Special places, Special people

St Aidan window on Holy Island Church (St Mary the Virgin) detail.

In many journeys of faith there are special places that have spoken to us vividly about God.
The Celtic Christians called these the ‘thin places’ where the membrane which separates our world
from the world of heaven is so thin that it is easy for heaven’s spirit to burst through,
catching us up in a breathtaking experience of God’s nearness.
For me one very special ‘thin’ place will always be the Holy Island of Lindisfarne,
off the Northumbrian coast  between Bamburgh and Berwick-upon-Tweed.

It was to this island that St. Aidan came in 635AD.

He nearly didn’t come at all!
When King Oswald won back his Kingdom from the pagan king of Mercia,

he immediately sent to Iona for a monk to teach his people Christianity.
Oswald had spent many years in exile on Iona and there embraced the Christian faith.

His desire was that his people would also find a love for Christ.

The Abbot of Iona sent a monk who soon fell foul of the local people whom he branded as barbarians
and un-teachable. Returning to Iona he told his brethren what he thought and a gentle monk admonished him.
“I think, brother, that you gave them the meat of the gospel when what they needed first was milk.”

 Wise words but as so often happens, those who criticise (however gently) must be prepared to serve!  
Aidan was sent to Northumbria! There he set up his base in the place which, twice a day became an island—Lindisfarne.

Here he built a monastery and founded a school in which he taught 12 boys amongst whom
was the future St Chad, and his brother, St. Cedd as well as their two other brothers.

From this island a great mission began which was to take the Christian Gospel throughout the North and the Midlands and to Essex.

Because, initially, Aidan couldn’t speak the language, King Oswald went with him on his missionary journeys
to act as interpreter. One of the earliest examples of the co-operation between Church and State.

Lindisfarne remained a Christian centre until Viking raids led to the withdrawal of the monks.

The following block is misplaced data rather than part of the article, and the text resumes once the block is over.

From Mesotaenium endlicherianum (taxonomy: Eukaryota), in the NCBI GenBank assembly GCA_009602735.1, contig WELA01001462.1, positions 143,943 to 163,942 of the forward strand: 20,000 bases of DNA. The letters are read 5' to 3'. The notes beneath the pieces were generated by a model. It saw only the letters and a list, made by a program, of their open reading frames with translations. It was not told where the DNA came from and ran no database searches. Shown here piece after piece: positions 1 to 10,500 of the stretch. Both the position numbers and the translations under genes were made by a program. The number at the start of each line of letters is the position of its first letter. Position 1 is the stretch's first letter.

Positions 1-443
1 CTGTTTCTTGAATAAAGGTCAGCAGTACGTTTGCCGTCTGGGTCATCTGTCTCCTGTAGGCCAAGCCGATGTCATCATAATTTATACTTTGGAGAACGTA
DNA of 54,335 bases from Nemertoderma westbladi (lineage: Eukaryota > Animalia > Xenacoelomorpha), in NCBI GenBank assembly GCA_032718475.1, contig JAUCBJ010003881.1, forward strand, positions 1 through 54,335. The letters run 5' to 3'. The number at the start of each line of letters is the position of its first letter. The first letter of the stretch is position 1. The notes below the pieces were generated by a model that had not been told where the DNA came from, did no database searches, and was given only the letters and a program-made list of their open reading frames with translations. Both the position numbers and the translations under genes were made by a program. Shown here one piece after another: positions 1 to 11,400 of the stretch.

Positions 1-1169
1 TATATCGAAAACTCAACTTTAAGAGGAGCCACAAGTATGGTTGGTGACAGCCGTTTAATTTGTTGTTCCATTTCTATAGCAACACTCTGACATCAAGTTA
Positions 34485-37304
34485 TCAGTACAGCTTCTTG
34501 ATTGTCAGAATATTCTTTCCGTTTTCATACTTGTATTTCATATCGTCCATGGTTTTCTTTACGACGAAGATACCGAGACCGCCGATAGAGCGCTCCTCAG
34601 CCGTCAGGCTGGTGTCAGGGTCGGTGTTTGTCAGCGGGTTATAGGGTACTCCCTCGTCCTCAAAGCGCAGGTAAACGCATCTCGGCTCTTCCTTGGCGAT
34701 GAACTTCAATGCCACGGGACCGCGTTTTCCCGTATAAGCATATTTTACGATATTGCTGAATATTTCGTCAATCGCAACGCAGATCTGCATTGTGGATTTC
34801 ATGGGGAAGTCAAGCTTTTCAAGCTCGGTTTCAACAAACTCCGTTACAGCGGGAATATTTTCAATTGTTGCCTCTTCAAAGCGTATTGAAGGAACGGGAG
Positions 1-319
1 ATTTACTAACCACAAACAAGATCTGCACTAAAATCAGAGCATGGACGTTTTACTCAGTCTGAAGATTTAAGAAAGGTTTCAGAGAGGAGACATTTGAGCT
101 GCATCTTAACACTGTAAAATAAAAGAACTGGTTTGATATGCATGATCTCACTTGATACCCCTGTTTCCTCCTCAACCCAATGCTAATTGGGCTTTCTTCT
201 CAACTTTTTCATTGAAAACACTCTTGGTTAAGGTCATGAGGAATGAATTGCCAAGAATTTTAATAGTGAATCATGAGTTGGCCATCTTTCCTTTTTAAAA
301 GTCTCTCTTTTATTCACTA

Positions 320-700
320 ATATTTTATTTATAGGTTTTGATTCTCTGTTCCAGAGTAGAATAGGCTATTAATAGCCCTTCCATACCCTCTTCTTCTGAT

Today it is once again a centre both of pilgrimage and prayer.

The local Church set up a Christian house for pilgrims known as Marygate House and it was here, in 1974 that I first came across Aidan and the spirit of the Celtic saints.
I have returned many times since and more than once I have experienced the sense of God’s nearness and presence. It truly is a ‘thin’ place.

Some, reading this will know exactly what I mean and will have their own ‘thin’ or special places (associated often with special holy Christians).
They are places where faith comes alive in a unique and special way. Such experiences carry us through the more mundane parts of our Christian journey.

What marks such places is that they are, in the words of the poet T.S.Eliot, places ‘where prayer has been valid’ – where prayer has consecrated them to God.

It strikes me that we should not have to travel far to find such places.

It is often the sincere prayer of ordinary Christians which makes a place holy.

One of my personal criteria when I visit, or worship in, a church is whether I can find God easily there.

A place where God can be found is a holy place, a thin place. It certainly needn’t be a church nor a place of special pilgrimage.

One of the holy and thin places I discovered is a slight bend in the rough hewn road which leads down from the Parish Church on Holy Island
to the shore which is opposite the crossing to Cuddy’s isles.

One day, when the island was clothed in a mist, I walked down this road and quite suddenly and totally unexpected, I found I had a companion.
I knew that it was St. Aidan whose simple presence touched me.

I knew at that moment I was on holy ground. I was at the thin place which is extraordinarily the meeting point between earth and heaven.
I can’t (and don’t want to) explain it in any other way.

Yet, whilst people like St. Aidan seem to be extra-holy, he would probably argue that he did nothing that all Christians can do,
which is to allow God to love them until they are on fire with God’s love.
That can be true for all of us and where it is then we become the ‘thin’ place where others can find God.

Photo: Gill Henwood

Aidan

You came on the flow tide
blown in, full of hope and zeal.
You carried the milk of the Gospel
but in your satchel, the firm, solid Good News waited to be heard.

The waves revealed the pilgrim way to Lindisfarne,
for its first journeying companion of Christ.

Those waves, a sign of what your Lord achieved through you:
first, lapping the hearts of those aspiring to know God,
then rushing in, hurrying to swamp the land with love:
a sea boiling with joy and hope and message.

Milk, then meat.
Quiet ripples, then mighty waters of God’s love and grace.

You were sent, Apostle to the North.
You came: a gentle breeze inspiring others,
awakening in them the wind of the Spirit.
Because of you, they stormed the Gospel message,
opening others to grace and truth,

to joy and love.

Mr G. | St Aidan’s Day, 2020

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